Vincent J. Cheng, Kimberly J. Devlin & Margot Norris, eds., Joycean Cultures/Culturing Joyces [transactions of conference at Univ. of California] (Delaware UP; AUP 1998), 294pp. CONTENTS: Abbreviations [7]; Acknowledgments [9]; Introduction [11]; Christine Van Boheemen ‘Joyce’s Sublime Body: Trauma, Textuality, and Subjectivity’ [23; infra]; Clara D. McLean, ‘Wasted Words: The Body Language of Joyce’s “Nausicaa”’ [44; infra]; Harly Ramsey, ‘Mourning, Melancholia, and the Maternal Body: Cultural Constructions of Bereavement in Ulysses’ [59]; Bonnie Kime Scott, ‘“The Young Girl,” Jane Heap, and Trials of Gender in Ulysses’ [78]; Carol Loeb Shloss, ‘Finnegans Wake and the Daughter’s Fate’ [95]; Susan Stanford Friedman, ‘Reading Joyce: Icon of Modernity? Champion of Alterity? Ventriloquist of Otherness?’ [113]; John Whittier-Ferguson, ‘Embattled Indifference: Politics on the Galleys of Herbert Gorman’s James Joyce’ [134]; R. B. Kershner, ‘The Culture of Ulysses’ [149]; Catherine Whitley, ‘The Politics of Representation in Finnegans Wake’s “Ballad”’ [163]; Erika Anne Flesher, ‘“I am getting on nicely in the dark”: Picturing the Blind Spot in Illustrations for Ulysses’ [177]; Irene A. Martyniuk, ‘Illustrating Ulysses, Illustrating Joyce’ [203]; Cheryl Temple Herr, ‘The Silence of the Hares: Peripherality in Ireland and in Joyce’ [216]; Benjamin Harder, ‘Stephen’s Prop: Aspects of the Ashplant in Portrait and Ulysses’ [241]; Mark Osteen, ‘A High Grade Ha: The “Politicoecomedy” of Headwear in Ulysses’ [253]; Contributors [284]; Index [287]. (See also general notes, infra.)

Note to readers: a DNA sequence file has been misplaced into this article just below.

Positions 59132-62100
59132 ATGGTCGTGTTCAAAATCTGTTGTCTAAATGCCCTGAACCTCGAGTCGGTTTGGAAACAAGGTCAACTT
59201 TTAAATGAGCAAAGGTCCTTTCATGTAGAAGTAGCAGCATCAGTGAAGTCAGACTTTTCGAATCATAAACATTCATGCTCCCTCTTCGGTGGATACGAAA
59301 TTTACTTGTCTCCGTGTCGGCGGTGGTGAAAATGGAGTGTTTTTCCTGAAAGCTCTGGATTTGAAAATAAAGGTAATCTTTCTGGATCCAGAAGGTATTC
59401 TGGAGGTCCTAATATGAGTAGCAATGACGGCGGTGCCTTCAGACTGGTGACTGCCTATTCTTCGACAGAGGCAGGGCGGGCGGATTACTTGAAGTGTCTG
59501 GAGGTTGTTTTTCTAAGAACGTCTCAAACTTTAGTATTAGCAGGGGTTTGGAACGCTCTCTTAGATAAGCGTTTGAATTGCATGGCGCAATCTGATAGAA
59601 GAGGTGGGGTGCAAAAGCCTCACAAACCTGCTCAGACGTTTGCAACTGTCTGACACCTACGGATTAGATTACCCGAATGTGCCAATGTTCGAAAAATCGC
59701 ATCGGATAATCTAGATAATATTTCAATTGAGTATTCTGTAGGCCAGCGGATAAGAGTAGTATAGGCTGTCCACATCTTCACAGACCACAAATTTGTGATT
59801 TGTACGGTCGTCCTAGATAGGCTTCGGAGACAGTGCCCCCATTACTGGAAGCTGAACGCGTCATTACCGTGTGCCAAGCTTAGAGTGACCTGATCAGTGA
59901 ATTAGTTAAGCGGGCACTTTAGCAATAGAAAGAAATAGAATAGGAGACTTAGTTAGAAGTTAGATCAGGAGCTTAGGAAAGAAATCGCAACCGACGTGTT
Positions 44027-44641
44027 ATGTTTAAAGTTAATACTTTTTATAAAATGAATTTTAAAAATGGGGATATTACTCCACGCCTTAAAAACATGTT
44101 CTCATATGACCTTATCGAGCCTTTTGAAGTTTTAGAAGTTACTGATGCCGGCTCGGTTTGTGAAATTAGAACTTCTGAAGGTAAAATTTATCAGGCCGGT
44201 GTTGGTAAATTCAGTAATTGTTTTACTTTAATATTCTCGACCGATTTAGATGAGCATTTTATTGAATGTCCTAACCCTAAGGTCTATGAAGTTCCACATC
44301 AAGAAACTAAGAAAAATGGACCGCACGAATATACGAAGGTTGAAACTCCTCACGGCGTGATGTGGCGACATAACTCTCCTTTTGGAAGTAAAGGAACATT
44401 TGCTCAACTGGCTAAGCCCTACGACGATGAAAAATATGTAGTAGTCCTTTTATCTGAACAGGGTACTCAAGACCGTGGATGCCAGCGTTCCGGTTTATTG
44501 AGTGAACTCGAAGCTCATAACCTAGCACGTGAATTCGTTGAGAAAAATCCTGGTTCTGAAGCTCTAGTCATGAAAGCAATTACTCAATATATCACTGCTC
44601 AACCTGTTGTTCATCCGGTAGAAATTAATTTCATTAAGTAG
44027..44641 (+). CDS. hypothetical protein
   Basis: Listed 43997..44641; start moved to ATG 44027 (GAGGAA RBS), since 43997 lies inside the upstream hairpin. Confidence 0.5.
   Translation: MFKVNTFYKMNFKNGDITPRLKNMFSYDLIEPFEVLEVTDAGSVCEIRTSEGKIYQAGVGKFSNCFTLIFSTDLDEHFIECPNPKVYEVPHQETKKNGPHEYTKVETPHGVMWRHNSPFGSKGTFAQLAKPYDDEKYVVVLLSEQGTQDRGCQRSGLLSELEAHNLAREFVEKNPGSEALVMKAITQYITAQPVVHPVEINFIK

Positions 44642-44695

Joseph Valente, ed., Quare Joyce (Michigan UP 1998; pbk. 2000), x, 297pp. CONTENTS: Joseph Valente, ‘Joyce’s (sexual) choices: a historical overview’ [1]; Margot Norris, ‘Walk on the Wild(e) side: the doubled reading of “An encounter”’ [19]; Jean-Michel Rabaté, ‘On Joycean and Wildean Sodomy’ [35]; RETHINKING THE CLOSET: Joseph Valente, ‘Thrilled by his Touch: the Aestheticizing of Homosexual Panic in A Portrait of the Artist as a Young Man’ [47]; Garry Leonard, ‘“The Nothing Place”: Secrets and Sexual Orientation in Joyce’ [7]; Jennifer Levine, ‘James Joyce, Tattoo Artist: Tracing the Outlines of Homosocial Desire’ [101]; Vicki Mahaffey, ‘Père-version and Im-mère-sion: Idealized Corruption in A Portrait of the Artist as a Young Man and The Picture of Dorian Gray’ [121]; Robert L. Caserio, ‘Casement, Joyce, and Pound: Some New Meanings of Treason’ [139]; Gregory Castle, ‘Confessing Oneself: Homoeros and Colonial Bildung in A Portrait of the Artist as a Young Man’ [157]; Colleen Lamos, ‘“A Faint Glimmer of Lesbianism” in Joyce’ [185]; Christy Burns, ‘In the Original Sinse: The Gay Cliché and Verbal Transgression in Finnegans Wake’ [201]; Marian Eide, ‘Beyond “Syphilisation”: Finnegans Wake, AIDS, and the Discourse of Contagion’ [225]; Tim Dean ‘“Paring His Fingernails”: Homosexuality and Joyce’s Impersonalist Aesthetic’, [241].; Christopher Lane, ‘The Vehicle of Vague Speech’ [273]; Contributors [291]; Name Index [293].